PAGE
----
IMDb to shutdown website’s Message Boards, moves discussion to social media
The movie database website IMDb announced that it would be shutting down its Message Boards and moving discussions to social media.
“After in-depth discussion and examination, we have concluded that IMDb’s message boards are no longer providing a positive, useful experience for the vast majority of our more than 250 million monthly users worldwide. The decision to retire a long-standing feature was made only after careful consideration and was based on data and traffic,” the website said.
Like other sites, IMDb has seen the tone of the conversations decline in civility over the past few years, but the decision is still rather odd in that much of the boards remain only about films and TV. As you can imagine, its politics area – and why they chose to have one is odd – is a sewer.
The real problem with IMDb boards are that, well, they are boards – very old fashioned in design and programming.
Boards are really at the heart of the Internet, some of the first ways people new to the web interacted. They served the purpose of building community, and as I have said in the past, building community is the key to success on the web. It was in the late nineties, it is today. The issue is not what is the answer, but how to do it.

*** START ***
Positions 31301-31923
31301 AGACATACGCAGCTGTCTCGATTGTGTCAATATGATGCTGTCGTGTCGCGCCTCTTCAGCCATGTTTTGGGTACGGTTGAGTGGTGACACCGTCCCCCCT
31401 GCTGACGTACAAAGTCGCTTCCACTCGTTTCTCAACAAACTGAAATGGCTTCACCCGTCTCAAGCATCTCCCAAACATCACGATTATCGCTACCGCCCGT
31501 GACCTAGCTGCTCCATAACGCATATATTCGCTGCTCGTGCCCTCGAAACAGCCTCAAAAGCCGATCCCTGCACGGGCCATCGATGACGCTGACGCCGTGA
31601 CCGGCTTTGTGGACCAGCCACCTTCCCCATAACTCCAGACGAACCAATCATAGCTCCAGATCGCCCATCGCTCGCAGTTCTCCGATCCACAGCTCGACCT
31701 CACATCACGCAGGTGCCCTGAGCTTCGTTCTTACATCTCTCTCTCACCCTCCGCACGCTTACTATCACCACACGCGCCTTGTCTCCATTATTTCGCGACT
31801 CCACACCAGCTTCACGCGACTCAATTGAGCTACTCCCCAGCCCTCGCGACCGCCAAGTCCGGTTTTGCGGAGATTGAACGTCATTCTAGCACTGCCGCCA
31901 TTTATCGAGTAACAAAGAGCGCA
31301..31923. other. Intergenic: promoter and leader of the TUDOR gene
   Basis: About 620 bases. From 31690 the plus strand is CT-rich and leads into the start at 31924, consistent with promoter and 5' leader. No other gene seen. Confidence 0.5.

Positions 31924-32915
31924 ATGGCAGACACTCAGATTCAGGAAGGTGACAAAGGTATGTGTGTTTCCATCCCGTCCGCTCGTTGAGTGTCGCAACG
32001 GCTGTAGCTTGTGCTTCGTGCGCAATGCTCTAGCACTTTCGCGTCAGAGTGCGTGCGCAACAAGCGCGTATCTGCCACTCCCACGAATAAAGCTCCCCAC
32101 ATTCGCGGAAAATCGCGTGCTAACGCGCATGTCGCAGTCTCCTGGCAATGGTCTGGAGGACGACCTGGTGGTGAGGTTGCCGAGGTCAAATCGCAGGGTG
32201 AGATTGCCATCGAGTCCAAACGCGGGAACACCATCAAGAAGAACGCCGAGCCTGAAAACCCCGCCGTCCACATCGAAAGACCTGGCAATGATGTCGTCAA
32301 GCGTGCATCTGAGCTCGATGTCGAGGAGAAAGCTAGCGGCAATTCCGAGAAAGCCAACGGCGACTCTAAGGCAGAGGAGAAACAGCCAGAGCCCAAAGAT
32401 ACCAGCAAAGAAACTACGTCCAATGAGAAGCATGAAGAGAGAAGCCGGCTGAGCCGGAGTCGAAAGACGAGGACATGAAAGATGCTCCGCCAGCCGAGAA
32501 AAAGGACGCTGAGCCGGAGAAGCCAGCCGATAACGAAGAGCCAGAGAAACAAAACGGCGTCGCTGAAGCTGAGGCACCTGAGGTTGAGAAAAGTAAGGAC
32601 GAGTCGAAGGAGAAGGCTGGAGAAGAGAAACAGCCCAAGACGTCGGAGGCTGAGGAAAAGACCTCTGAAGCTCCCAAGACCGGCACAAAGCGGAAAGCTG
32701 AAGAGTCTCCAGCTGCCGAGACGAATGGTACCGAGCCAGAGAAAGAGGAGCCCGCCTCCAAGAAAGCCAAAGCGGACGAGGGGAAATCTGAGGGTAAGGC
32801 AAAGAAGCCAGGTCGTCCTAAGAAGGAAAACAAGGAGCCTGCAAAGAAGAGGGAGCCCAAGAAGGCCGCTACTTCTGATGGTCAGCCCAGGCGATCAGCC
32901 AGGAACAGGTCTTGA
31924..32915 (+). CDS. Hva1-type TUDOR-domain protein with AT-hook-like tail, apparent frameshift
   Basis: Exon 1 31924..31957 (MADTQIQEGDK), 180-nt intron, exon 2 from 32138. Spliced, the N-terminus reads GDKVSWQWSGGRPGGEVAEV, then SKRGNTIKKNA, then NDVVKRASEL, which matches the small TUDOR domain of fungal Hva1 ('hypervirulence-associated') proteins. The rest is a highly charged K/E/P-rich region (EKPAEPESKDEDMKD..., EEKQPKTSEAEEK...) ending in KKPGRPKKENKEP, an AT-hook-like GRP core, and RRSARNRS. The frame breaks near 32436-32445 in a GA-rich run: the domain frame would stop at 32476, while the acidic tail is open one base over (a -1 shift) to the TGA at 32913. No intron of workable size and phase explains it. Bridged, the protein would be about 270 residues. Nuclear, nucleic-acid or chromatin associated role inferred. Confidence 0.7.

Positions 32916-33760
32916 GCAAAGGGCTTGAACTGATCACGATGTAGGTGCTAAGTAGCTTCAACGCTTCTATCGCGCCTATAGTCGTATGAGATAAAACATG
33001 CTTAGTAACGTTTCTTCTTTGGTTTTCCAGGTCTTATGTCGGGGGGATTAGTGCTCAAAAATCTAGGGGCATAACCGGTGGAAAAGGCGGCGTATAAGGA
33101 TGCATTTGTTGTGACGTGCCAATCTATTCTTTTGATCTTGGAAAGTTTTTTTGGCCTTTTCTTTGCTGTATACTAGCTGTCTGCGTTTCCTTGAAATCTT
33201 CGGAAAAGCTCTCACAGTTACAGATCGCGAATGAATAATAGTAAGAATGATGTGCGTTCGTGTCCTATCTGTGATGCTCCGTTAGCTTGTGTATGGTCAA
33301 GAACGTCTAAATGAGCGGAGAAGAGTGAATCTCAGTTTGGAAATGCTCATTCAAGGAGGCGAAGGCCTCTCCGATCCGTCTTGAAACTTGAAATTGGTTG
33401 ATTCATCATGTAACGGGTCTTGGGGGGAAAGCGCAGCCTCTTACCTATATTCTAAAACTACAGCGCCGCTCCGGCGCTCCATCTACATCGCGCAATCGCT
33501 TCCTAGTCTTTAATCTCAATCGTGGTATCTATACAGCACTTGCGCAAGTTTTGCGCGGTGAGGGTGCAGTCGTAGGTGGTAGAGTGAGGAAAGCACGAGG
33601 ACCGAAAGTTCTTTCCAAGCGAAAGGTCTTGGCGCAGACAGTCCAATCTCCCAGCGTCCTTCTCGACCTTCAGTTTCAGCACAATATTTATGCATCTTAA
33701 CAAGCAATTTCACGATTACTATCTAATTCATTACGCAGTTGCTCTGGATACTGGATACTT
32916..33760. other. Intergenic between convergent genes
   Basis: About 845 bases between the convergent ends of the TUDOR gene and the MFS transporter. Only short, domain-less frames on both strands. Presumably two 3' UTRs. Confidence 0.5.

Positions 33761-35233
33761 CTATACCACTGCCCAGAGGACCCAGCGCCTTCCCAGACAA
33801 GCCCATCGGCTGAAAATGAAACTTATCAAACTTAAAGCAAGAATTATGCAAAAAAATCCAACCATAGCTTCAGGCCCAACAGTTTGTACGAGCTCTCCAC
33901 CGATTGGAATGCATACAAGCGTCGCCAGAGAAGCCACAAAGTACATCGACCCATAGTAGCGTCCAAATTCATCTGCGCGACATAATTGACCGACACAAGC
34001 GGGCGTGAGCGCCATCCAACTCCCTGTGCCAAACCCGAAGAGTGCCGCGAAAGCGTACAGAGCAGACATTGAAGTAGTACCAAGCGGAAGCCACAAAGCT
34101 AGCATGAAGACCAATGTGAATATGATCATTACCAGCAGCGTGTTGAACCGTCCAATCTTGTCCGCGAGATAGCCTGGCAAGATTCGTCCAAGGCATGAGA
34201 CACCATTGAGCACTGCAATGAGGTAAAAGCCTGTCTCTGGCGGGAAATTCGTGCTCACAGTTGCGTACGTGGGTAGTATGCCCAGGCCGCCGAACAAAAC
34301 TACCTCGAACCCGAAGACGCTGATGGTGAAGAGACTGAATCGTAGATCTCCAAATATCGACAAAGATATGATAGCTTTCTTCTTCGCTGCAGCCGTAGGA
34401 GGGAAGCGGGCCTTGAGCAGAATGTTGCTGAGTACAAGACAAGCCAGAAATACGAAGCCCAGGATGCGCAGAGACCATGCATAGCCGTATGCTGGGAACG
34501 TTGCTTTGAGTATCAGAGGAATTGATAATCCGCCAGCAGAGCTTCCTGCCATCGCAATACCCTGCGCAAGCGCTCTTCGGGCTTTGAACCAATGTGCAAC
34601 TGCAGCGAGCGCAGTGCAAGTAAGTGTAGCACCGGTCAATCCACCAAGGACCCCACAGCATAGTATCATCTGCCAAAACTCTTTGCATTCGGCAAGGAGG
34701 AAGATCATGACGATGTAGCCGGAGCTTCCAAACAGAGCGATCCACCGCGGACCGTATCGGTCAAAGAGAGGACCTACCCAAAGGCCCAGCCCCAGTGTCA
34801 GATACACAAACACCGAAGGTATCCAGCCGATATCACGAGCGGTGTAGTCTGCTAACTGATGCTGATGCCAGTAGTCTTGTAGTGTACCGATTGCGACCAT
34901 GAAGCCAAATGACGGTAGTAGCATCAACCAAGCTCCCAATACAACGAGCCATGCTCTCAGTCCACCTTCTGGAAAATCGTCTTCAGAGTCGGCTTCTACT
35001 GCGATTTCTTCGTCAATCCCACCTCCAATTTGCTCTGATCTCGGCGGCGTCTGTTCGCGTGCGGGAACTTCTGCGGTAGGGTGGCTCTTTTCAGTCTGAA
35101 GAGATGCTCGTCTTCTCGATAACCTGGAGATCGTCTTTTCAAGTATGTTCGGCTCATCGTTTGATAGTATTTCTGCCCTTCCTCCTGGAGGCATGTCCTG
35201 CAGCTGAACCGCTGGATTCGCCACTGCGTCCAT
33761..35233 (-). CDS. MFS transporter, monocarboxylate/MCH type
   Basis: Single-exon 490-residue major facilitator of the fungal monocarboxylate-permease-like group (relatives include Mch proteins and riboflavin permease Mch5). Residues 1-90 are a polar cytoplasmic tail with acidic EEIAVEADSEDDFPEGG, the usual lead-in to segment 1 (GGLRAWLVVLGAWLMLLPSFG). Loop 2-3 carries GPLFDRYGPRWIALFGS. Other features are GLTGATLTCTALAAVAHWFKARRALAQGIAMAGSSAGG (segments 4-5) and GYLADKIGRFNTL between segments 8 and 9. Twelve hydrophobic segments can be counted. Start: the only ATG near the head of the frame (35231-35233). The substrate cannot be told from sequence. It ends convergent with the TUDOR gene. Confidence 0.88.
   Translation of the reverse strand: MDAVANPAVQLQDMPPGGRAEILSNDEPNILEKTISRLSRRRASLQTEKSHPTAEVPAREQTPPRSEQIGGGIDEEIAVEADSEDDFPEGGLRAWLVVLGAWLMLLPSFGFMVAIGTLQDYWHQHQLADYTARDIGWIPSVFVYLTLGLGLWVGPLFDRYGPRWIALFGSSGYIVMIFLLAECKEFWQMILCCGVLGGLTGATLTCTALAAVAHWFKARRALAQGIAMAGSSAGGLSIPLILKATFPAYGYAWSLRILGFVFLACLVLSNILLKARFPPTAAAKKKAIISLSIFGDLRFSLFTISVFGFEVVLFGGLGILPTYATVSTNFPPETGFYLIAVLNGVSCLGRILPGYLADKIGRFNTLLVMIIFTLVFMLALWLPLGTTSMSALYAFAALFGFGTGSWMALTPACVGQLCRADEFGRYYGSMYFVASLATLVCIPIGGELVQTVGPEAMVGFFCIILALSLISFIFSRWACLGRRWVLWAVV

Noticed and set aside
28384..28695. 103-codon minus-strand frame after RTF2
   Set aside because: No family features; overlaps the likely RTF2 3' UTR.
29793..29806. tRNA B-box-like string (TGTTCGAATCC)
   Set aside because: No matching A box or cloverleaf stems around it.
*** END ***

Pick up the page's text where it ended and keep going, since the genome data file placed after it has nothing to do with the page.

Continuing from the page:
For a few years I was the publisher of a B2B magazine that covered the coffee industry. The magazine had its own discussion boards, but for reasons that are as hard to understand today as they were then, the boards were under the supervision of the company’s circulation manager. It was her decision that every new member had to be manually approved by her. The result was a board that no one used (well, next to no one, there were maybe a dozen members that actually used the message board).
No matter how hard I argued for the boards to be opened up and managed by the editors the company would not do it. In the end, I think the whole company was a scam anyways, so it probably doesn’t matter – that magazine was eventually shuttered along with many others. But the magazine had, within its grasp, one important way to build community and insure its continued success.
Today, there are still millions who use message boards – MacRumors being a good example. They have evolved, been redesigned, and the best of them have dedicated groups of moderators who maintain them. Still, the web is moving on, the decision to move the discussion to social media is not an unusual one.
But one wonders if those that choose to do this will regret moving so many readers off their sites. It will, after all, be hard to woo them back.